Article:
This post originally appeared on Panels, which is now Book Riot Comics
I don’t know about you, but my interest in Superman as a character has never been terribly great. It amounts to a bit of frustration when I encounter him in comics (and dodgy films), because it’s so bothersome to feel like people are doing so little with such a potentially interesting character. Beyond that, my interest in him is almost purely academic, because he’s such an old character and predates so many superheroes.
Now and then, though, I react to Superman works with tremendous enthusiasm, and I realized that two of them are very interesting next to each other. You’ll see what I mean when we get into ’em.
Michael Chabon is one of those authors I am deeply suspicious of. He’s a brilliant, award-winning writer with a tremendous range, he’s good-looking, he’s charming and well-spoken, he can write in multiple mediums and it’s just too much. I assume he’s a robot, or he’s assembled out of a lot of smaller authors, standing on each other’s shoulders inside a trenchcoat. No I don’t watch too many cartoons, mother.
At any rate, his novel Kavalier & Clay is a prime example of his remarkable writing. It won the Pulitzer Prize, and it deserved the hell out of it. It’s the story of Joe Kavalier, a stoic young man with a difficult early life who comes to America in a strange way, in 1939. While here, he meets a young Sammy Clay, and they become fast friends. Eventually, they also become working partners when they discover that Kavalier has a remarkable talent for drawing, and Clay is an excellent writer. Slowly, they enter into the world of comics, and soon find themselves creating one of the first superheroes, the Escapist.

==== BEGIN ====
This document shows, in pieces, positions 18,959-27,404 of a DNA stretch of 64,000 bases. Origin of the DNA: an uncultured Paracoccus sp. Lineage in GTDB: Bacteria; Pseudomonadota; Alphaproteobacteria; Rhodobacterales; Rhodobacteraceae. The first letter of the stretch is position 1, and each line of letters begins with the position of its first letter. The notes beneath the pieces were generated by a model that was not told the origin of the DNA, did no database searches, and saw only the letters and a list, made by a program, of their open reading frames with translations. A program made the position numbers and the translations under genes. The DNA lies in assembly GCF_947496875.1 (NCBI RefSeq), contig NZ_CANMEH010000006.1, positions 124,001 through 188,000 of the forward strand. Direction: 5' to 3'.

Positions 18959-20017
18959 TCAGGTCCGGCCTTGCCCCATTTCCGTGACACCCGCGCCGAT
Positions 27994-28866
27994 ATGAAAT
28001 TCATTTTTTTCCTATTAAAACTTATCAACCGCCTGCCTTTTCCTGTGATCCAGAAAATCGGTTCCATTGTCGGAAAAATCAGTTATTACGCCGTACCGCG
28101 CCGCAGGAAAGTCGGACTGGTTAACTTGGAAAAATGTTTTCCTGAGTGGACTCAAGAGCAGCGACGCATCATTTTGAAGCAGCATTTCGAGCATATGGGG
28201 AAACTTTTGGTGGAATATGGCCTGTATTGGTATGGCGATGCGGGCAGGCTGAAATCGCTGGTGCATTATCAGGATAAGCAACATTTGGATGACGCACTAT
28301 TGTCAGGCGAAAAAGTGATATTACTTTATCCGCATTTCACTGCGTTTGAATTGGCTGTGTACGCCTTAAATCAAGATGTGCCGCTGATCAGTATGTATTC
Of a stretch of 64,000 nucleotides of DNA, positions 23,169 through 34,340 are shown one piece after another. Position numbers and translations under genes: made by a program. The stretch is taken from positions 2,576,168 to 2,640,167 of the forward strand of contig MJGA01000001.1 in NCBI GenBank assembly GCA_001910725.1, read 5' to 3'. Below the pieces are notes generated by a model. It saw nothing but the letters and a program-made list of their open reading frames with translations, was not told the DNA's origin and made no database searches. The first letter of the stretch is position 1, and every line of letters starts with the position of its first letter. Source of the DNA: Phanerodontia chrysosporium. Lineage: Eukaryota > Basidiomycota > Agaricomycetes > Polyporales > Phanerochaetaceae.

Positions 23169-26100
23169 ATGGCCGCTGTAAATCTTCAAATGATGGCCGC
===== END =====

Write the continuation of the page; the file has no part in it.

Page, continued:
The book is a long, biographical look at their lives, the highs and lows, the ebb and flow of their friendship, the difficulties in the world around them as World War II happens. It also is a remarkable history of the early pulp fiction scene and the early superhero comic scene – and if the names have been changed to protect the innocent, a cursory knowledge of comic history will reveal to you who everyone is. In that regard, it’s a pleasure. I love fictionalized history, especially when it’s a period I know something about (and early pulp and comics is a fascinating world, and I love it much like I love animation history. You’ll perhaps join me in this love after reading this novel).
The superhero that Kavalier and Clay create is perhaps not explicitly him, but he is definitely Superman, and they are definitely Joe and Jerry, his creators. It’s fascinating to look behind-the-scenes at the early days of an iconic character, not only dealing with editors and censorship (and Joe McCarthy’s communist witchhunt), but other interesting areas, like that period in World War II when superheroes themselves went to war, or sold war bonds and stamps, or just appear in propoganda. You don’t finish the book with an accurate history of Superman, because it’s all been fictionalized, but you do have a functional history of the time period. And also all of your feelings stomped on a bit, because it is a gorgeous, powerful novel.